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Cells in the body work hard to maintain a stable concentration of ions inside their cell membranes. Disruption of this delicate balance could trigger cells to go through apoptosis, known as programmed cell death, a mechanism the body uses to rid itself of damaged or dangerous cells.
One way of destroying cancer cells would be to trigger this innate self-destruct sequence by disrupting the ion balance in cells.
An ion is an atom or molecule in which has an unequal number of electrons and protons. This gives the atom a positive or negative electrical charge.
Researchers from The University of Texas at Austin and five other institutions have created a molecule that can cause cancer cells to self-destruct by ferrying sodium and chloride ions into the cancer cells.
These synthetic ion transporters, described this week in the journal Nature Chemistry, confirm a two-decades-old hypothesis that could point the way to new anticancer drugs while also benefiting patients with cystic fibrosis.
Synthetic ion transporters have been created before, but this is the first time researchers have shown them working in a real biological system where transported ions demonstrably cause cells to self-destruct.
Almost two decades ago, a natural substance called prodigiosin was discovered that acted as a natural ion transporter and has an anticancer effect.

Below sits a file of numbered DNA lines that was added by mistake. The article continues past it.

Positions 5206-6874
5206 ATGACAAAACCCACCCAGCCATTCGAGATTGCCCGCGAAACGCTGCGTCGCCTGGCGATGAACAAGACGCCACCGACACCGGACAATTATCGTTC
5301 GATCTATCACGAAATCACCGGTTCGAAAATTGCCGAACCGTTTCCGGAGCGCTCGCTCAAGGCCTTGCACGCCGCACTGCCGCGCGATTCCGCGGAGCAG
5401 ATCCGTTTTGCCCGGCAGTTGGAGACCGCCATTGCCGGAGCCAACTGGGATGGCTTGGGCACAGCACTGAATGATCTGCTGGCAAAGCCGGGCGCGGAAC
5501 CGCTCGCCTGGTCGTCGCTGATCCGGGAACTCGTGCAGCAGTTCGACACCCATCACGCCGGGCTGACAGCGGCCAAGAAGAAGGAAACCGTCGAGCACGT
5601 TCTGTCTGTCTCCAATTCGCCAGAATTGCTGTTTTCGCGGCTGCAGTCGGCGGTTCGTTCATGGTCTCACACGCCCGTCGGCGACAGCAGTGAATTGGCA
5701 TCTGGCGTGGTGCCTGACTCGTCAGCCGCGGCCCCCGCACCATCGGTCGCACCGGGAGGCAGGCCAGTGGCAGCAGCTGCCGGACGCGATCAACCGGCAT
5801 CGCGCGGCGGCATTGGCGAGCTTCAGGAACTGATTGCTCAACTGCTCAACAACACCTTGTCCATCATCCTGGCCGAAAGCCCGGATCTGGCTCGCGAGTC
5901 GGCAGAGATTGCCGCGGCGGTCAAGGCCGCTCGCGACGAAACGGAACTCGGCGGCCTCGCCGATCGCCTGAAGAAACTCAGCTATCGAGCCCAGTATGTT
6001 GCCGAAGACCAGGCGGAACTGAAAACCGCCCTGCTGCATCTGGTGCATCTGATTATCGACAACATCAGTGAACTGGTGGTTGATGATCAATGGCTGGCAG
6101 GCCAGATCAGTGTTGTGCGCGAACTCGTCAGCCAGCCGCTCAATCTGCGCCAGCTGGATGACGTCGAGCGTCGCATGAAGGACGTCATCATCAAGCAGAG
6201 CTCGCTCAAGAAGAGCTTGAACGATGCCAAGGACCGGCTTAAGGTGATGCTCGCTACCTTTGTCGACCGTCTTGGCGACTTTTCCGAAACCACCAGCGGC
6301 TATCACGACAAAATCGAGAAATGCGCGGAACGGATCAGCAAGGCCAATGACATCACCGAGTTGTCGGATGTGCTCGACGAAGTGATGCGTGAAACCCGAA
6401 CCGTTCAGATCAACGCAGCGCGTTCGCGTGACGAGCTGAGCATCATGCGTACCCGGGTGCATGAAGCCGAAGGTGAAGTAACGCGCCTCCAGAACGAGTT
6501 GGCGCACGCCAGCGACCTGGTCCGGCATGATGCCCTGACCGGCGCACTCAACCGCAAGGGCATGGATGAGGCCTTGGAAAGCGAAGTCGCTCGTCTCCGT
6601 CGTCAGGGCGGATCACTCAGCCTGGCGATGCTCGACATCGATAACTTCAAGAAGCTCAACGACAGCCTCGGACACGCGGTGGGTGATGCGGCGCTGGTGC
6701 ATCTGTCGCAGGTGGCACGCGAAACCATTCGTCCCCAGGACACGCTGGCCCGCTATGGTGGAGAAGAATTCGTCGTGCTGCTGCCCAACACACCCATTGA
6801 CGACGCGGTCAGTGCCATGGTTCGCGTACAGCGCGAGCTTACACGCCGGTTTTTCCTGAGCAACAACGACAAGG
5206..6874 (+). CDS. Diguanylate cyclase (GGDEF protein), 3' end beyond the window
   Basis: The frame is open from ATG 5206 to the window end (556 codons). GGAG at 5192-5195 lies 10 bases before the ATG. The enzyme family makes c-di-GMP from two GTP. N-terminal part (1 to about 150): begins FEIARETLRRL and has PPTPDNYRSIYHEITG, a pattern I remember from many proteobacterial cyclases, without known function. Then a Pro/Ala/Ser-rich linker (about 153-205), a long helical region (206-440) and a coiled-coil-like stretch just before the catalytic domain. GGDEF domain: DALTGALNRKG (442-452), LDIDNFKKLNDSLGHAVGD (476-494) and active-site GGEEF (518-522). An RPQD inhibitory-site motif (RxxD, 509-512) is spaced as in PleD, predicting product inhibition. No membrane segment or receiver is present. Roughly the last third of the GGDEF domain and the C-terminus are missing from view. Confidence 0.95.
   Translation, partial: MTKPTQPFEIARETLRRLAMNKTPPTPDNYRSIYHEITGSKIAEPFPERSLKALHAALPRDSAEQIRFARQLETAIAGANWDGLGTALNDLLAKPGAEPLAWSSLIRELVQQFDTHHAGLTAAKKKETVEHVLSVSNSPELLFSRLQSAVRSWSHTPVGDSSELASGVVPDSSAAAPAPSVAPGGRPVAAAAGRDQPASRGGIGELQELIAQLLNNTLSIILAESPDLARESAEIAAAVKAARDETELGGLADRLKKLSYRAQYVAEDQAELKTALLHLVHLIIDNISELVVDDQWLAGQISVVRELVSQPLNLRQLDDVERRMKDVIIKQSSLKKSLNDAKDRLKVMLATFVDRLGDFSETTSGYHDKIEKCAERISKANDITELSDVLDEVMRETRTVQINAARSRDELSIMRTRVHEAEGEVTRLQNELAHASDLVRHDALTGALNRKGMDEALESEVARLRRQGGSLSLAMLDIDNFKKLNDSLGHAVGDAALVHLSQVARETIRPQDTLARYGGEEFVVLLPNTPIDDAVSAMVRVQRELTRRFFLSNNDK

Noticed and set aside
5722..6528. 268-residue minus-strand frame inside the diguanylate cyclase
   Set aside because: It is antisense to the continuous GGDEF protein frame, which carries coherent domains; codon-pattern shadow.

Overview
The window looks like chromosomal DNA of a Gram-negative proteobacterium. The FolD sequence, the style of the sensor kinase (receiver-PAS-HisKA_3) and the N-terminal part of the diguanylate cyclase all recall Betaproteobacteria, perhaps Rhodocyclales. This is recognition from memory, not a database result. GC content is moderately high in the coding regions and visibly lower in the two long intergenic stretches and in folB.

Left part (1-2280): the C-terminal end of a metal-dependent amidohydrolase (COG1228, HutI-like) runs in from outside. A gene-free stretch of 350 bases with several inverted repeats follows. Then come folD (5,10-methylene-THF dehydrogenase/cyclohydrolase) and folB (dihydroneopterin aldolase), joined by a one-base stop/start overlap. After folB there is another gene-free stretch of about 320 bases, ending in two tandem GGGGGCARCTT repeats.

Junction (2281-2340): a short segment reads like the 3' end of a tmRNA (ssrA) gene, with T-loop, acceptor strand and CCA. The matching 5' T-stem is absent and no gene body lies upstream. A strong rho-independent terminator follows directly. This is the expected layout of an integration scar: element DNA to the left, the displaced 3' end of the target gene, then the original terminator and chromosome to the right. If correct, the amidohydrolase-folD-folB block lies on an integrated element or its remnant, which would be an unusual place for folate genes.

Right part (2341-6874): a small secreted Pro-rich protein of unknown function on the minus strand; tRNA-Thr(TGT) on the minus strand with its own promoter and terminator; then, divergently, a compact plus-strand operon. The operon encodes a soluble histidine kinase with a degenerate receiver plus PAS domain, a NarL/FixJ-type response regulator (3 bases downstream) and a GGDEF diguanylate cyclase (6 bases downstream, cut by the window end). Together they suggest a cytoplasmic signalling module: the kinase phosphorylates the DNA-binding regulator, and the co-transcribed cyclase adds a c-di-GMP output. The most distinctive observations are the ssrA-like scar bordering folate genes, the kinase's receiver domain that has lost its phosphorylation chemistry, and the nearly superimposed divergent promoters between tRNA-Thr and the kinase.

Since then, it has been a “chemist’s dream,” said Jonathan Sessler, professor in The University of Texas at Austin's College of Natural Sciences and co-author of the study, to find “synthetic transporters that might be able to do exactly the same job, but better, and also work for treating diseases such as cystic fibrosis where chloride channels don't work.”
Sessler and his collaborators, led by professors Injae Shin of Yonsei University and Philip A. Gale of the University of Southampton and King Abdulaziz University, were able to bring this dream to fruition.
The University of Texas members of the team created a synthetic ion transporter that binds to chloride ions. The molecule works by essentially surrounding the chloride ion in an organic blanket, allowing the ion to dissolve in the cell’s membrane, which is composed largely of lipids, or fats. The researchers found that the transporter tends to use the sodium channels that naturally occur in the cell’s membrane, bringing sodium ions along for the ride.
Gale and his team found that the ion transporters were effective in a model system using artificial lipid membranes.
Shin and his working group were then able to show that these molecules promote cell death in cultured human cancer cells. One of the key findings was that the cancer cell’s ion concentrations changed before apoptosis was triggered, rather than as a side effect of the cell’s death.
“We have thus closed the loop and shown that this mechanism of chloride influx into the cell by a synthetic transporter does indeed trigger apoptosis,” said Sessler. “This is exciting because it points the way towards a new approach to anticancer drug development.”
This research was able to show that the studied sodium and chloride molecules promoted cell death in cultured human cancer cells.